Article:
[via Slashgear and Gizmodo]

ShotCarver: Fruit-infused liquor on the fly...

As I try to provide for my readers, here's something fun for Friday: ShotCarver, a simple kitchen tool capable of turning any fruit into a quick, flavorful shotglass! I love interesting drinks, especially when they're easy enough to make that they don't have to, you know, be the first drink of the night. And this just seems like a neat way to make an otherwise bland rum or vodka into something celebratory and fun. Add this to the Twist'n'Shot that I already blogged about, and you've got a party on your hands!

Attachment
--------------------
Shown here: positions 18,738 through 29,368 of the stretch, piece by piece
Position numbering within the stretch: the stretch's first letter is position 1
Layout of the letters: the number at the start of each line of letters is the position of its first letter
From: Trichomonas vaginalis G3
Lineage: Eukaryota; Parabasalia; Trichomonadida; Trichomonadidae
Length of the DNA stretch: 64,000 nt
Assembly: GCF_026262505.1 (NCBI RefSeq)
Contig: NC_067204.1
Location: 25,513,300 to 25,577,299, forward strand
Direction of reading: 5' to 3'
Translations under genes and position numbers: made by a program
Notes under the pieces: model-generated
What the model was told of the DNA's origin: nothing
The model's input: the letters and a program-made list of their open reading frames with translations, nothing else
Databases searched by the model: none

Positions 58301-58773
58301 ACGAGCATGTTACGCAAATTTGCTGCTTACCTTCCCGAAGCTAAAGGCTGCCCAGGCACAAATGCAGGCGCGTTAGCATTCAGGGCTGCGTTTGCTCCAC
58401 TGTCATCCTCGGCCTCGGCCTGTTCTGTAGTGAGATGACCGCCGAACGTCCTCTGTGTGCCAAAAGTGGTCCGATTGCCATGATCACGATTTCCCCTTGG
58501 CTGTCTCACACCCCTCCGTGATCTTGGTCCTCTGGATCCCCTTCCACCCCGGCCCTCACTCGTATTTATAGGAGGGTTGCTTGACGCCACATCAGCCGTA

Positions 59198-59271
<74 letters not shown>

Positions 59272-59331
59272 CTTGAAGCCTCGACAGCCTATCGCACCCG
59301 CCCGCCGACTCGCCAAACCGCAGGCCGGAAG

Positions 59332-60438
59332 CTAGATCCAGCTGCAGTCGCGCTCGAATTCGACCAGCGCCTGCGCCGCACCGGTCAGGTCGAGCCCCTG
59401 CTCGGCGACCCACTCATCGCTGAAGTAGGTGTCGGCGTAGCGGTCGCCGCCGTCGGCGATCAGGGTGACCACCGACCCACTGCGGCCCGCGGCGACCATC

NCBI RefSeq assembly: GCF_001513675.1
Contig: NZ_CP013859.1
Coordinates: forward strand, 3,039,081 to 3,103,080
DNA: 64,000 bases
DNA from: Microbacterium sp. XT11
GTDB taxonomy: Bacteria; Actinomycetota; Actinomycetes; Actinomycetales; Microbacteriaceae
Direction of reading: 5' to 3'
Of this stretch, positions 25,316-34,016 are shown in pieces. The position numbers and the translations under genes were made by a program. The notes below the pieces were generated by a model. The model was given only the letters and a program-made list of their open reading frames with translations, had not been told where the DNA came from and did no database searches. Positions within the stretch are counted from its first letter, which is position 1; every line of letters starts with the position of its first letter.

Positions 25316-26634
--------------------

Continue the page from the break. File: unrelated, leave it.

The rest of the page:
[via NerdApproved & Gizmodo]

Chopsticks Aid - One for the forkers...

Some of us didn't learn to use chopsticks while growing up - and by "some of us," I mean "most of us from the Midwest." Therefore, when dining out amongst company who are more adept at the method, there's a question to address: fiddle with the sticks, or bite the bullet and ask for a fork? Well, now a third option is presented by designer Jaroslav Kucera, in the form of this simple plastic attachment which turns any pair of chopsticks into a fork. Now, let's be honest: this product won't spare the user the embarrassment of chopstick naivety - but it just may deflect the conversation to the subject of the novelty of the product itself. It's a clever little thing - and sometimes cleverness itself can be quite useful!
[via Serious Eats, The Daily What, & Gizmodo]